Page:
Vitarade® fueled by Vitargo®

Researches

Research 1

Piehl Aulin K., Soderlund K.. et. al.: Improved gastric emptying rate in humans of a unique glucose polymer with gel-forming properties (Vitargo). Scene J. Gastroenterol 2000, 35: 1143-1149.

http://informahealthcare.com/doi/abs/10.1080/003655200750056600

The purpose of test:

Comparison of the rate of gastric emptying of two carbohydrate drinks with different osmolality and viscosity and the same amount of carbohydrates therefore delivering the same amount of energy.

Test method:

Six healthy male subjects were studied twice. Each of them consumed 550 ml of carbohydrate drink containing 13.5% of carbohydrate either in the form of glucose and short chain glucose oligomers (drink G) or of long chain glucose polymers composed of 78% amylopectin and 22% amylose (drink C – Vitargo®). Osmolality of drink G was 336 mosmol/kg while drink C - 62 mosmol/kg.

Test results:

The half emptying time (the time needed for a half of consumed carbohydrates to leave stomach) was 17,0 minutes (6,2-31,4 min) for drink C and 32,6 minutes (25,2-40,7 min) for drink G, so drink C left the stomach at much higher rate.

It was also shown that the amount of carbohydrate delivered to the small intestine during the first 10 min after ingestion was greater for drink C 31.8 (15.8-55.9 g) than after ingestion of drink G -14.3 (6.8-22.2g).

Moreover, although drink C was much faster than drink G in gastric emptying and carbohydrate delivering, it didn’t cause raise in the blood glucose or serum.

Test conclusions:

Drink C containing amylopectin and amylase (Vitargo®), despite the propensity to form a gel, leaves the stomach faster than solution of glucose and its oligomers (regular carbohydrate drinks) without raising blood glucose and serum insulin levels.

Research 2

Piehl Aulin K., Soderlund K.., Hultman E.: Muscle glycogen resynthesis rate in humans after supplementation of drinks containing carbohydrates with low and high molecular masses (Vitargo). Eur. J. Appl. Physiol. 2000, 81: 346-351

http://www.springerlink.com/content/bxe1gbrlca6x5lfg/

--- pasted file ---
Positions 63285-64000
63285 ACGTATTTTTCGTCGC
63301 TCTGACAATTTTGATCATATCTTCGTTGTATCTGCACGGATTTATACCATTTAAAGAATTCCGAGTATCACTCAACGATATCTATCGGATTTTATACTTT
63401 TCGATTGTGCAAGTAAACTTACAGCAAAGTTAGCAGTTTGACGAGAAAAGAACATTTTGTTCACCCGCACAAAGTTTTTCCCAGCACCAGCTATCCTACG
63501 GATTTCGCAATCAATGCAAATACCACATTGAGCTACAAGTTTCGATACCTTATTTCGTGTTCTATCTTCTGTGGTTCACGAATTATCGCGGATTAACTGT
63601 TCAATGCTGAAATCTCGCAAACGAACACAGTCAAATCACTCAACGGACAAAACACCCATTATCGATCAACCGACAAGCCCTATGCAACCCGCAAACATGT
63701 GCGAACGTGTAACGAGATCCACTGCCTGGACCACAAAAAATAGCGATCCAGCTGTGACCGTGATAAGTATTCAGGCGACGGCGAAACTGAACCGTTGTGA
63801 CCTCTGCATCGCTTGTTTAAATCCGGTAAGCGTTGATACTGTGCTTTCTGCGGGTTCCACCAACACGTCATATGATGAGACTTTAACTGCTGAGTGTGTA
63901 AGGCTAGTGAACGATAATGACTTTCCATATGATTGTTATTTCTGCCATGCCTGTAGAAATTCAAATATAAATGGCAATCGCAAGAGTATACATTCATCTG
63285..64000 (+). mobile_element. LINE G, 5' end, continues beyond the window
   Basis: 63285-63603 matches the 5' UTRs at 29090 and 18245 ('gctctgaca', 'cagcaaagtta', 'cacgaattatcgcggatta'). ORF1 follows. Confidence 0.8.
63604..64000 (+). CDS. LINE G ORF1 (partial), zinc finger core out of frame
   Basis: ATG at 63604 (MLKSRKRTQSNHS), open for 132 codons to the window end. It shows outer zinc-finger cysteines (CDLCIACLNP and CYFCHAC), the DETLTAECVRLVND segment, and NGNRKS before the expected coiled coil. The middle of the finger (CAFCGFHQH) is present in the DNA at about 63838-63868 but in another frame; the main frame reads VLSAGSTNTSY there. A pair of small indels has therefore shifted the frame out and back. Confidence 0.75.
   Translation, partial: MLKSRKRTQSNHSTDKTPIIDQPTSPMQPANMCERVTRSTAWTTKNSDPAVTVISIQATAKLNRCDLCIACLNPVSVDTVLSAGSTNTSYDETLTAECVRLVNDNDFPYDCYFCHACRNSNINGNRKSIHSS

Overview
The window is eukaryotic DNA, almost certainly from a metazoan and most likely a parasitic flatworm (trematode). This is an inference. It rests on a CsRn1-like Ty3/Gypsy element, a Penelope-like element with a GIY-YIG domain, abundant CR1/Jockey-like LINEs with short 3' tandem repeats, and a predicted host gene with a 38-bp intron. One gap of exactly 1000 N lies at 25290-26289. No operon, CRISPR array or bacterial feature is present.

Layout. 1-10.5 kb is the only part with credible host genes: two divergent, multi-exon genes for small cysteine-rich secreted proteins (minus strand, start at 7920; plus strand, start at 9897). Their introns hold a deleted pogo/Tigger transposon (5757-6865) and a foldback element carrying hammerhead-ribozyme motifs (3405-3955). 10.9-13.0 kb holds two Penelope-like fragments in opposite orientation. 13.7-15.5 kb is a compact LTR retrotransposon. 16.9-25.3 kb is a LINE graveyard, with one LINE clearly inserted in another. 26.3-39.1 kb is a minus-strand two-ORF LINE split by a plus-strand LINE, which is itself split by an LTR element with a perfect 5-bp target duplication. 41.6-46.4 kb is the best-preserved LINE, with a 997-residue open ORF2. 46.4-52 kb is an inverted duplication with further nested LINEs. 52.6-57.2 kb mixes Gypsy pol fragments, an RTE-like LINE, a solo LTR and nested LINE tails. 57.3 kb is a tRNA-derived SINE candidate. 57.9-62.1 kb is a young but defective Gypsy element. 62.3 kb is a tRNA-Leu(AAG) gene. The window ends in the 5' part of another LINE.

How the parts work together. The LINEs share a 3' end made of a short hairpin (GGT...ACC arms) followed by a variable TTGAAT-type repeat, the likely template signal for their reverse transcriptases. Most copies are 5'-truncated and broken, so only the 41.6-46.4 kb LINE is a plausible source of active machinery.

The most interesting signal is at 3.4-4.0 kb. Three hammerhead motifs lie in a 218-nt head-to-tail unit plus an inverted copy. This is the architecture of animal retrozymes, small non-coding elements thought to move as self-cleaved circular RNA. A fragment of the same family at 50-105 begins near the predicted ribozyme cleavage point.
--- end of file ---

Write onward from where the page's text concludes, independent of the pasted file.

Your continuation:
The purpose of test:

Comparison of the rate of glycogen resynthesis after consuming carbohydrate drinks with different osmolality and similar amount of carbohydrates of different molecular mass.

Test method:

Thirteen healthy, well-trained men have taken part in tests twice. Each time were divided into two groups (C and G). Each man performed a glycogen depleting exercises and consumed either a carbohydrate drink containing glucose and its oligomers (G drink – regular carbohydrate drink) or a carbohydrate drink containing high molecular mass glucose polymers (drink C – Vitargo®). During the two hours after the workout each of participants consumed 300 grams of carbohydrates (4,2g / kilogram of body weight) divided into 4 portions of 500 ml fluid containing 75 grams of carbohydrates. First portion was consumed immediately after the workout and next ones 30, 60 and 90 minutes later. To estimate influence of consumed carbohydrates on muscle glycogen levels, muscle biopsies were obtained at the end of exercise and after 2 and 4h of recovery.

Test results:

Immediately after the workout muscle glycogen was 52,9±27,4 mmol glycosyl units/kg of dry mass in the C group and 58.3±35.4 mmol glycosyl units/kg of dry mass in the G group.

During first 2 hours after exercise, glycogen resynthesis rate was remarkably (70%) higher in C group (50,2±13,7 mmol/kg of lean body mass) comparing to 29,9±12,5 mmol/kg of lean body mass in group G.

After another two hours glycogen resynthesis rate was similar in both groups: 18,8±33,3 mmol/kg of lean body mass after consuming drink C and 23,2±22,4 mmol/kg of lean body mass after consuming drink G. Moreover, despite the higher rate of glycogen resynthesis (when compared to drink G), drink C didn’t cause raise in blood glucose and serum insulin.

Conclusions:

Drink C, containing high molecular mass and low osmolality (Vitargo®) was shown to be more efficient than drink G (regular carbohydrate drink) increasing muscle glycogen rate after the intensive workout, with no influence on level of glucose and insulin in blood.